You cannot assume that your vehicle is equipped with a cabin air filter, and if it is, it may not be as easy to find as you would imagine. Your owner's manual should include details of this, but if in doubt, you can also consult the servicing department at your local dealership.

It is critical to ensure that the cabin air filter is working at its optimum performance for as long as possible. The life of your air filter will depend on a variety of factors. Of course, the more that you use your air conditioning system, the quicker your filter may become clogged or dirty. Driving conditions can also affect this. Hot, dusty, rural locations, for example, will greatly accelerate the decline of your filter due to grass pollen, dust, and other particles. As the filter becomes clogged, the system becomes less efficient, meaning that more pollutants make their way into the cabin air supply.

Guidelines on the frequency with which your filter should be replaced vary according to the source of advice. The owner's manual in your vehicle will provide the manufacturer's guidelines, along with any other factors to consider. If you don't have the manual (or if there are no details within it) you should consult the service department at your dealership. General guidelines indicate that such filters should be changed every 12,000 to 15,000 miles of driving, subject to the sort of conditions in which you normally drive. Regular inspections can give a visual indicator of the condition of the filter too, although you may need to ask for your dealer's advice to ensure that you do not damage the filter when inspecting it.

Cabin air filters can be replaced at a relatively inexpensive cost, so it is worth ensuring that it is changed at regular intervals to maintain the performance of your air conditioning system and the quality of air in the car's cabin.

Ask a Technician: Should I Opt for Premium Gas?  

Q. My owner's manual says that regular unleaded is fine for my vehicle. Would it be better for my car if I splurged on premium gas or is that an unnecessary waste of money?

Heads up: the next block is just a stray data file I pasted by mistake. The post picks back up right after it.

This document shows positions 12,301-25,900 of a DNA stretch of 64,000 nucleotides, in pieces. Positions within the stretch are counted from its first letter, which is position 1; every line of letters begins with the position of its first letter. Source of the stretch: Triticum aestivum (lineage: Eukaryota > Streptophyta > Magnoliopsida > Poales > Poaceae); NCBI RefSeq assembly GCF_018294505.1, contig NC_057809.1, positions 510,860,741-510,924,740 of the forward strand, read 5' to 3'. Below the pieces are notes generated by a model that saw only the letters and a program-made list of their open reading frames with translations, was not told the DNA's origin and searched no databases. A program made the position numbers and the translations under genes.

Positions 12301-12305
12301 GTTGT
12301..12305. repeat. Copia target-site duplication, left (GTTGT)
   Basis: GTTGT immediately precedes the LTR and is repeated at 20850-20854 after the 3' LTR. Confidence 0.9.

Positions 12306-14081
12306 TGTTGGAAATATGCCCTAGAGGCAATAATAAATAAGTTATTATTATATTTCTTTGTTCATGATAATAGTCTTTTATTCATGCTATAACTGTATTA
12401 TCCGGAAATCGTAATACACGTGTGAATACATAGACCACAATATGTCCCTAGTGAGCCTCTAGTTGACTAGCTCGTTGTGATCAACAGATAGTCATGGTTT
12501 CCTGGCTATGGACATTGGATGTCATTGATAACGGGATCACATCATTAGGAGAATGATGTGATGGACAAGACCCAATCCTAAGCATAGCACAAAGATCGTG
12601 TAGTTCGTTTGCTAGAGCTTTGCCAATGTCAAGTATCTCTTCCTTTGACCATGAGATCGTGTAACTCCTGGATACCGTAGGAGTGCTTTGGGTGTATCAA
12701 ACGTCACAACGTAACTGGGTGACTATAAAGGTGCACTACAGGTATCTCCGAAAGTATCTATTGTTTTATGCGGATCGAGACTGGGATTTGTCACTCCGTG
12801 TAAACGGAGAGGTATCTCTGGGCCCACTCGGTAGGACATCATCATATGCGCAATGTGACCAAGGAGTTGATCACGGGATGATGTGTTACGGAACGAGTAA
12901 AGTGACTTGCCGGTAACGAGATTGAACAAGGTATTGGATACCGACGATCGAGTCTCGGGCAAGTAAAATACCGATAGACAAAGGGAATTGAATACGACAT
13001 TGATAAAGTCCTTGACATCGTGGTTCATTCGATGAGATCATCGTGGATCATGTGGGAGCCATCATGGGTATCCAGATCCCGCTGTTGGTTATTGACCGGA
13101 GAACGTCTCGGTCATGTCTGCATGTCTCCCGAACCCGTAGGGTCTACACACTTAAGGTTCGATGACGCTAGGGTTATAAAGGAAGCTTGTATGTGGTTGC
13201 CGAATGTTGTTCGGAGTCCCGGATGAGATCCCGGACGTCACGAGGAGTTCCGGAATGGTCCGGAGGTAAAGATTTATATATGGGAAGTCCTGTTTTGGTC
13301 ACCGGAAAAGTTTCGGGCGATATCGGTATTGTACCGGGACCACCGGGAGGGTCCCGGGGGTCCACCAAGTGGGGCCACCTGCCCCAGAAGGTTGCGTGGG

A. Save your money. If your owner's manual recommends regular unleaded, then regular unleaded is perfectly fine. You're just wasting precious pennies if you pay for a higher octane fuel. Most of today's cars, with the exception of high-performance engines, are tuned to run on regular unleaded fuel. And there's no advantage to be gained by using premium. 

Here's the Skinny

Your engine's cylinders hold a mixture of gas and air. The cylinder compresses that mixture very quickly and your spark plug ignites it. That little explosion (like a cannon firing) is the combustion in an "internal combustion engine" and creates the energy to make your car go. The octane of a gasoline tells you how much compression it can stand before it ignites spontaneously. The higher the octane, the higher the compression it can take. 

Most cars have an eight-to-one compression ratio, which is perfect for regular unleaded gas. That means the cylinder is compressing the gas/air mixture at just the right rate. 

If the gas isn't a high enough grade for the compression rate of the cylinder, it'll ignite early, before the spark from the spark plug. And that's bad for your engine. Those early explosions result in knocking and pinging. So, if you don't hear any knocking and pinging, you're using the right grade of gas. If you do hear those sounds, try upgrading to a premium gas. But, for most cars, using a premium gas doesn't give you or your engine any advantage.   


Lynch Ford - Mt. Vernon Inc.

410 Business 30 SW
Directions Mount Vernon, IA 52314

  • Sales: (319) 895-8500
  • Service: (319) 895-8500
  • Parts: (319) 895-8500